MRI of thorax of 15-year-old adolescent girl with MRI of thorax of 15-year-old adolescent girl with Takayasu arteritis. Note aneurysms of descending aorta.
Coronal MRI of abdomen of 15-year-old adolescent g Coronal MRI of abdomen of 15-year-old adolescent girl with Takayasu arteritis. Note thickening and tortuosity of abdominal aorta proximal to kidneys.

Use of contrast may reveal inflammatory lesions prior to the development of stenoses; these lesions may be missed by angiography. Aortic lesions, including stenosis, dilatation, wall thickening, and mural thrombi, are well visualized on MRI, which is less adequate in visualizing distal lesions of the subclavian vessels and common carotids. (See the images below.) Ultrasound can be used for monitoring in these areas. Delayed contrast techniques can demonstrate enhancement of the aortic wall, confirmed by a pathology specimen in a patient with normal inflammatory markers.[19, 20]

Gadolinium-enhanced cardiovascular MRI has also been used to demonstrate myocardial perfusion defects, which may be important in long-term prognosis.

Noncontrast, T2-weighted, short inversion imaging recovery (STIR) images may be used to monitor edema in the aortic wall, which may be a surrogate for inflammation; edema was found in 94% of patients with clinically active disease.

Large vessel edema was found in 56% of patients in clinical remission, similar to the 42-44% of patients in clinical remission who were found to have active vasculitis on pathology from bypass specimens. The prognostic significance of vessel edema is uncertain, as progression of lesions occurs in areas without edema, and progression may be absent from areas with edema on subsequent studies.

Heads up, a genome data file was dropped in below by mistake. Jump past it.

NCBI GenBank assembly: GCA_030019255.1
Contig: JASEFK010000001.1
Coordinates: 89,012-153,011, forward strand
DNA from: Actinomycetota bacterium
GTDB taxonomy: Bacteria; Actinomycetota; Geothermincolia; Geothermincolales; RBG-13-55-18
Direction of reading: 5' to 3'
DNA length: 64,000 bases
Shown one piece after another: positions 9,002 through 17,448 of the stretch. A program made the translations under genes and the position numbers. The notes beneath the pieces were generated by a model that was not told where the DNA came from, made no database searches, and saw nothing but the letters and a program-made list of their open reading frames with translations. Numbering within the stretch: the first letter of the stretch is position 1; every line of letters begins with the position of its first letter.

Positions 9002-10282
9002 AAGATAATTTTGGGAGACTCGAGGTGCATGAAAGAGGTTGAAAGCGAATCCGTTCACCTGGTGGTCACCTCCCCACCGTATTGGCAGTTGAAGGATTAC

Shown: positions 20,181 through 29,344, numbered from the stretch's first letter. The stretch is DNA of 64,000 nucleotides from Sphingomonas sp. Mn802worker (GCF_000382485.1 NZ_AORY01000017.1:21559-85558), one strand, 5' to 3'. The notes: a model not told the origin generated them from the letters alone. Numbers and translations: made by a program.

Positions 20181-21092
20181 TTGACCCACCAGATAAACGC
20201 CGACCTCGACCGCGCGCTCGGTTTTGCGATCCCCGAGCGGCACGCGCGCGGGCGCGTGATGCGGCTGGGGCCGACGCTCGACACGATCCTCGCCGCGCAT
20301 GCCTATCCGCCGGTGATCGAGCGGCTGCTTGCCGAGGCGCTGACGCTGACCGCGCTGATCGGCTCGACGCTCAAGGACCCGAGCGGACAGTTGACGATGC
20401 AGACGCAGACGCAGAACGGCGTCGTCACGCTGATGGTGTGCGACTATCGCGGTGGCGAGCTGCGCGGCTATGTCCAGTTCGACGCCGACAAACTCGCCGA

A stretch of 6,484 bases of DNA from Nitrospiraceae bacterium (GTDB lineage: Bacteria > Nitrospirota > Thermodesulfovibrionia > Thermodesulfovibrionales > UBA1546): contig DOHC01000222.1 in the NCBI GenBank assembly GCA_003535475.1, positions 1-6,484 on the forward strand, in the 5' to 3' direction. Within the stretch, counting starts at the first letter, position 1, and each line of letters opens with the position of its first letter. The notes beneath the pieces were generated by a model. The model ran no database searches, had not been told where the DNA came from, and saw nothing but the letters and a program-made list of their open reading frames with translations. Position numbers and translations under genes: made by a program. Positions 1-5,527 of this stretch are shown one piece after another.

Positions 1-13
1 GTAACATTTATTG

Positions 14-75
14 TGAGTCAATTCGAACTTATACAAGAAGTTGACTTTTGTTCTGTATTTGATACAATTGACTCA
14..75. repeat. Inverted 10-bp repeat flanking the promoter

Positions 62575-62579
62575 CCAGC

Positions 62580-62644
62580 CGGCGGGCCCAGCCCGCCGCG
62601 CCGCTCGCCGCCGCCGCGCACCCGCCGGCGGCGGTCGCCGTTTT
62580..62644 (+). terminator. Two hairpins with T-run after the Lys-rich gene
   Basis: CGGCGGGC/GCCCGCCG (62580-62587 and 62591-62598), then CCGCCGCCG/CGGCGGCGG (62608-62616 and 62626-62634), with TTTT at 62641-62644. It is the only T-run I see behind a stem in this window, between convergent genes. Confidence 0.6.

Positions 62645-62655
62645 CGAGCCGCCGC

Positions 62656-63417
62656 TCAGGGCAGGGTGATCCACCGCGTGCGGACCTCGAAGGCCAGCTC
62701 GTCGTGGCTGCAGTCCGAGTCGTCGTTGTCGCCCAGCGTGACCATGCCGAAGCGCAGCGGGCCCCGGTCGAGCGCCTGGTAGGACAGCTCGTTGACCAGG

Additional Imaging Studies

Additional imaging studies include the following[21, 22] :

  • 18 F-fluorodeoxyglucose positron emission tomography ( 18 F-FDG PET) scanning – This technique shows FDG uptake in active lesions, as well as other areas without mural thickening. Enhancement disappears with treatment and is independent of inflammatory mediators. The ability to identify intramural lesions at the inflammatory stage, prior to morphological changes, is becoming possible.
  • Gallium-67 radionuclide scan - This scan may demonstrate increased uptake in the aorta and branches and is useful in comparison with MRI for large lesions
  • High-resolution ultrasonography - Duplex Doppler may be used to evaluate and monitor disease in the common carotids and subclavian arteries, with carotid evaluation revealing a homogenous, circumferential thickening of the vessel wall that is distinguishable from atherosclerotic thickening; this imaging study is only useful in evaluating superficial vessels. It can be used serially to follow flow and lumen.
  • Chest radiography - Chest radiography may reveal widening of the ascending aorta, an irregular descending aorta, aortic calcifications, and rib notching (late findings)
  • Echocardiography - Perform echocardiography at baseline to evaluate the aortic valve; Perform follow-up echocardiography as indicated to monitor aortic insufficiency from aortic root dilatation.

Histologic Findings

Mononuclear infiltration of the adventitia with perivascular cuffing of the vasa vasorum occurs early in the disease.